Many of us have heard horror stories which have come about because of bullying whether online or in-person by peers. Let’s be honest, kids can be terrible. But what about adults? What is the responsibility of adults, from teachers to parents to coaches and so on? We all play a role in how we manage bullying from talking with our kids at home, to how we carry ourselves around others and specifically, how we treat other people. Adults are the role models for children, we can’t expect them to be respectful and basically not bully if we the adults, the grown-ups don’t show them the responsible ways to act.

Many times, bullying for kids occurs in school, many of these institutions have anti-bullying policies. One of the steps I suggest to parents when they express concerns around bullying is to talk with their child’s school about these policies and to have a copy on-hand.  We often need to remind schools that having a policy is not enough, it must have an action plan. The plan needs to address what bullying is, what are the steps to report bullying, and what happens after the report in terms of handling the incidents. An important step is also educating on impacts of bullying, not just for kids but to the staff working with these kids, because this goes back to a prior point, we are their role models, what we do, so will they.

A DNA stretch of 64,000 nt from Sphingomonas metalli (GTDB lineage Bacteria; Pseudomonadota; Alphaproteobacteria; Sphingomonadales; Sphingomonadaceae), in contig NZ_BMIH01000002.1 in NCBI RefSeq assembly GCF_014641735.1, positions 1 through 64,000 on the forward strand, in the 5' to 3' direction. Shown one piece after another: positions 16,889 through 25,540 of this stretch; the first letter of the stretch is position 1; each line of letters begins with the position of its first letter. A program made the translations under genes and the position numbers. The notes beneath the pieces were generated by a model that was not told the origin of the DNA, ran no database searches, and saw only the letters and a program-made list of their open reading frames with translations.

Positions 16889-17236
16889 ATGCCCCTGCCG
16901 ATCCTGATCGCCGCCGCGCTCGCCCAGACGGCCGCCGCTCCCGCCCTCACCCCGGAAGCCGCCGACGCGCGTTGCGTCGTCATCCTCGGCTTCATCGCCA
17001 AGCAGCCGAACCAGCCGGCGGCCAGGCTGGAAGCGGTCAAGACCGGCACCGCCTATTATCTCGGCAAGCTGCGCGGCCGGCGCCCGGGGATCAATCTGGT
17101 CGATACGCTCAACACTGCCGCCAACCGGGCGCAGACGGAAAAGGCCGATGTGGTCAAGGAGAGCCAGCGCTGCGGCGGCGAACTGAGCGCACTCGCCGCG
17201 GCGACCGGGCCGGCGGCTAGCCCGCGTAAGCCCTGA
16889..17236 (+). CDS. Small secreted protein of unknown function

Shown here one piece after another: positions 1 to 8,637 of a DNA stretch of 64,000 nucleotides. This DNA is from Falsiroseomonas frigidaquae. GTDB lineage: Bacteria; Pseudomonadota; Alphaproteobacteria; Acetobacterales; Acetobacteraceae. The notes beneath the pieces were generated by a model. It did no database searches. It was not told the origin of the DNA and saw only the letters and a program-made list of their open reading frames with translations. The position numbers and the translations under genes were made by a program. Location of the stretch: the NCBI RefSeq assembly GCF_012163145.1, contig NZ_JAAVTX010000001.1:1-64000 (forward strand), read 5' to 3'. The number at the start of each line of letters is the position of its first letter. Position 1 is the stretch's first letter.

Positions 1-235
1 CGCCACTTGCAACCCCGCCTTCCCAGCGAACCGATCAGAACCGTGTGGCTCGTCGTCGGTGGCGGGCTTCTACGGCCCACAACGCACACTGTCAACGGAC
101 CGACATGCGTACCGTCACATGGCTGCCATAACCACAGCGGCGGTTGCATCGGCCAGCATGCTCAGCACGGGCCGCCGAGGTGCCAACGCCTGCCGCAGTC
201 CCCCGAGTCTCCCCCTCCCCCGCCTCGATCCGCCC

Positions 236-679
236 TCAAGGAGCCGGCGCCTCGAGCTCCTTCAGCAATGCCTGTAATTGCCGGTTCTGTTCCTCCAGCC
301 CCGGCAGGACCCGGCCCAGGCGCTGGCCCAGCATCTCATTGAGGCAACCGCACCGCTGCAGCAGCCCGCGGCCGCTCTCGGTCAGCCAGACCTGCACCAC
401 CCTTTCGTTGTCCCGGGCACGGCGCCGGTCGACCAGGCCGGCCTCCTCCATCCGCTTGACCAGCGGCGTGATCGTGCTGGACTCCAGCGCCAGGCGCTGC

This needs to lead to the creation of safe environments for all. I know that not all kids are going to be friends, but all kids do not need to bully. There are zero good reasons to bully someone! The ramifications can be tragic. Kids and adults have killed themselves because of being bullied. Attendance is impacted in schools by bullying as well, often due to anxiety experienced at the thought of being in the environment. Kids are smart, they can see where the bullying takes place and where it doesn’t. If you’ve ever had to deal with an anxious child and struggled to get them on the bus or in the car or even off the bus or out of the car at school, you know what I mean. It’s taxing on all involved. We all need to do better and be better.

I encourage families to have meetings within their homes that are welcoming to discuss all topics including bullying. Parents, don’t be afraid to ask questions, contact the school and advocate for your children. We do not have to tolerate such behaviors nor the ignoring of such horrific behaviors. These meetings can be a great way to stay connected as a family and support one another.

In addition to family meetings, be available for your kids, no matter the topic. Our kids need us, sometimes as a sounding board, other times to discuss different topics. My wife and I have made a consistent practice of asking our kids about how their day went, specifically, “What was the best part of your day?” You can do this any way you want but I thought I’d share as an example. The point is to let your kids know your their if they need you and they are not alone.